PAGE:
AOG Worship


Practical Tips for Involving Less Commonly Used Instruments in Worship

Emily Rowlands Bio Photo
Photo by Alice Dryden

Psalm 150 (MSG)

Praise God in his holy house of worship,
praise him under the open skies;
Praise him for his acts of power,
praise him for his magnificent greatness;
Praise with a blast on the trumpet,
praise by strumming soft strings;
Praise him with castanets and dance,
praise him with banjo and flute;
Praise him with cymbals and a big bass drum,
praise him with fiddles and mandolin.
Let every living, breathing creature praise God!

Musical instruments change over time, as do musical fashions, tastes, styles and expressions. Various different translations of Psalm 150 demonstrate this. But it isn’t the instruments listed in this Psalm that matter. They’re not an exclusive list of instructions to follow and a ‘must have’ for our worship teams (though that might be fun!). The essence of this Psalm expresses the freedom we have to use different instruments for the purpose of praising God. That’s what matters. Whatever instrument we learn to play, we can use it for praising God. We are instruments of praise ourselves, after all.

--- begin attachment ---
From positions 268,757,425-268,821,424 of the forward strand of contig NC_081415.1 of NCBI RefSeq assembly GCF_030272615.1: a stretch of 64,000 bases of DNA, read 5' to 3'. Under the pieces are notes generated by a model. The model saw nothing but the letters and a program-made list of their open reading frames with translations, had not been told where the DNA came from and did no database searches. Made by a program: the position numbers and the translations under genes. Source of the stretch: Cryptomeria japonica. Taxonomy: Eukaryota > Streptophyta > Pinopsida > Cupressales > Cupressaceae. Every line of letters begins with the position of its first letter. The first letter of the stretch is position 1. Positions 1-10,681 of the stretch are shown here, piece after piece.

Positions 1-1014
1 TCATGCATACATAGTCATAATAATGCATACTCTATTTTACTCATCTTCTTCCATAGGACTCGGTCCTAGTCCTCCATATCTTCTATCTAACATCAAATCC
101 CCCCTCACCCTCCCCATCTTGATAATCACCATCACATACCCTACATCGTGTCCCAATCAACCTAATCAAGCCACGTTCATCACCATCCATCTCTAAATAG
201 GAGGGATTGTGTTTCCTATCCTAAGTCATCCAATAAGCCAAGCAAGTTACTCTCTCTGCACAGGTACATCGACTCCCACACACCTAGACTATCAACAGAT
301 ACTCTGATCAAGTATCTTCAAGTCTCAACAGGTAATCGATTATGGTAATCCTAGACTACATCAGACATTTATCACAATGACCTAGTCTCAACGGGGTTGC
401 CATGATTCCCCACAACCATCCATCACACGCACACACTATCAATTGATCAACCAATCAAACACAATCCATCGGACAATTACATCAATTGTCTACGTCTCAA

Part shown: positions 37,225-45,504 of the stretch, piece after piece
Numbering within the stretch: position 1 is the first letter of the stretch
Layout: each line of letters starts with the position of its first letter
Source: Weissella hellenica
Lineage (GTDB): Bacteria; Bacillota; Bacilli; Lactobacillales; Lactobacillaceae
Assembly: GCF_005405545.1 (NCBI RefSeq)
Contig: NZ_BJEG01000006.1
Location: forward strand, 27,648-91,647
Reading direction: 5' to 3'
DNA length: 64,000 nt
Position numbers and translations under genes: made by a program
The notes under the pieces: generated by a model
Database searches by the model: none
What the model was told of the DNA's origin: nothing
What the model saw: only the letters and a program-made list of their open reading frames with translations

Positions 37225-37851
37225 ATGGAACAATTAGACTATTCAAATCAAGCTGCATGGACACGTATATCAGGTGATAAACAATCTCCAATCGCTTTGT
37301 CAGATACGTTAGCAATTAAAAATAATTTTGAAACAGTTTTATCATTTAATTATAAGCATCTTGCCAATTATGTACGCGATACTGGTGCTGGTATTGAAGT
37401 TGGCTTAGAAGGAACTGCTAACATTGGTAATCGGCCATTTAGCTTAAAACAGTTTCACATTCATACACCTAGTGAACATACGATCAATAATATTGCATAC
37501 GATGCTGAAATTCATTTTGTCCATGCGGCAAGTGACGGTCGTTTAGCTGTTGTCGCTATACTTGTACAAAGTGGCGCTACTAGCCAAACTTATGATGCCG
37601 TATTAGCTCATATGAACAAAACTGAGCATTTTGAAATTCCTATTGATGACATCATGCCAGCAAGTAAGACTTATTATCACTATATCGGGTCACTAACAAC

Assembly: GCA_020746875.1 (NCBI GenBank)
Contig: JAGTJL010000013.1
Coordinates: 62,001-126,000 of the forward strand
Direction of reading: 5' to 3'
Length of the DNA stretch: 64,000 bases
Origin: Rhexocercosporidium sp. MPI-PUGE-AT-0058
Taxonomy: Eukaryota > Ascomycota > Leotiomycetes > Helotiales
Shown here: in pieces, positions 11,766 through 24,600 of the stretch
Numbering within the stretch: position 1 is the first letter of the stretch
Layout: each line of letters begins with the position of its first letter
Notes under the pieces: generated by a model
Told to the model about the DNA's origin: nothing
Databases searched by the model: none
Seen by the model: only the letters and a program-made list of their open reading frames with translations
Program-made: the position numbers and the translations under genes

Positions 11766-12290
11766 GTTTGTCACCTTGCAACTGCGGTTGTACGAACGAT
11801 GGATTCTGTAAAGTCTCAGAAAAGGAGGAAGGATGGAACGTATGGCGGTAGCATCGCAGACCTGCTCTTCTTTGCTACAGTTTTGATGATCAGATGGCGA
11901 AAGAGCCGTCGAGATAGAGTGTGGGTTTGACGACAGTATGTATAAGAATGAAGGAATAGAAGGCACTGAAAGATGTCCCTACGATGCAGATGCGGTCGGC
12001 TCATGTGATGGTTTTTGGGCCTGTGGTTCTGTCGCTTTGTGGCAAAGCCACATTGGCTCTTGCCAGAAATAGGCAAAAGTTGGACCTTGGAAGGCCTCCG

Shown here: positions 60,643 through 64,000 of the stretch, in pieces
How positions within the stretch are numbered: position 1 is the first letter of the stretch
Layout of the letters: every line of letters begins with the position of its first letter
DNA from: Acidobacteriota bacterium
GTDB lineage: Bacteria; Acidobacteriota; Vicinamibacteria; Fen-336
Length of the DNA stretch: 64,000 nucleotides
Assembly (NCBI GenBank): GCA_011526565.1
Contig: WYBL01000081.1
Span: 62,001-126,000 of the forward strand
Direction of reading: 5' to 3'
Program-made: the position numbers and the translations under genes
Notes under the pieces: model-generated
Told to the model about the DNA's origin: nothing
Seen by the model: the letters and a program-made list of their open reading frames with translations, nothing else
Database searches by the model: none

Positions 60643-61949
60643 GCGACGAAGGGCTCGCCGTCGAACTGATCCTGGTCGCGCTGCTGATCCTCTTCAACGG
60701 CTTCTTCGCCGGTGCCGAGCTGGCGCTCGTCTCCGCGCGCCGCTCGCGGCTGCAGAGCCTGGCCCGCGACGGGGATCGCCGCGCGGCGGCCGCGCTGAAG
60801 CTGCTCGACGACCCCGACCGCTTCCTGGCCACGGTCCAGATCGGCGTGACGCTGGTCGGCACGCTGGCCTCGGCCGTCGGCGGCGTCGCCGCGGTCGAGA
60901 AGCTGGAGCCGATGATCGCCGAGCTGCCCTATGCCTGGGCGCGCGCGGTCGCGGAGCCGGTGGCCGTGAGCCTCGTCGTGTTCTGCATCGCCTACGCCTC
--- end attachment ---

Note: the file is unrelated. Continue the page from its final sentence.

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Building a “Family” Atmosphere Amongst Your Team

Lyndsey Rollo Bio Photo

I was blessed to be brought up in home where family hangouts were a regular part of my everyday life – whether it was morning devotions around the table, summer evening cycles along the canal or weekend trips in a 9 seater van…..we hung out, A LOT! When I moved to college and lived with housemates, it became apparent that I inherited my mother’s genes when it came to gathering the girls together for cups of tea & chats in the evening. Building ‘family’ and a sense of ‘community’ is something I am quite passionate about. I believe that as human beings we were made for community and created to do life with others; we weren’t created to be alone. So how do we create a sense of team amongst a random group of talented individuals? Here;s 9 tips I’ve learned that have helped to build team along the way…

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Work / Life balance as a volunteer

In the 2000 movie, Castaway, Tom Hanks is marooned on a desert island with nothing but the clothes he’s wearing. After a few years he’s able to build a raft and heads out to the open sea with Wilson, a volleyball he found which has become his best friend. Whilst at sea, he falls asleep and wakes up to find Wilson floating away. He’s caught in a dilemma, does he leave his raft and risk losing it, or does he say goodbye to his best friend?

As a volunteer leader, we often see ministry / life balance as an either/or thing. You can’t have the raft and Wilson. It’s hard, I know. I too am a volunteer leader, with a family and a full time job. I haven’t found a perfect system for balancing these factors, but I’ve found some principles which may help.

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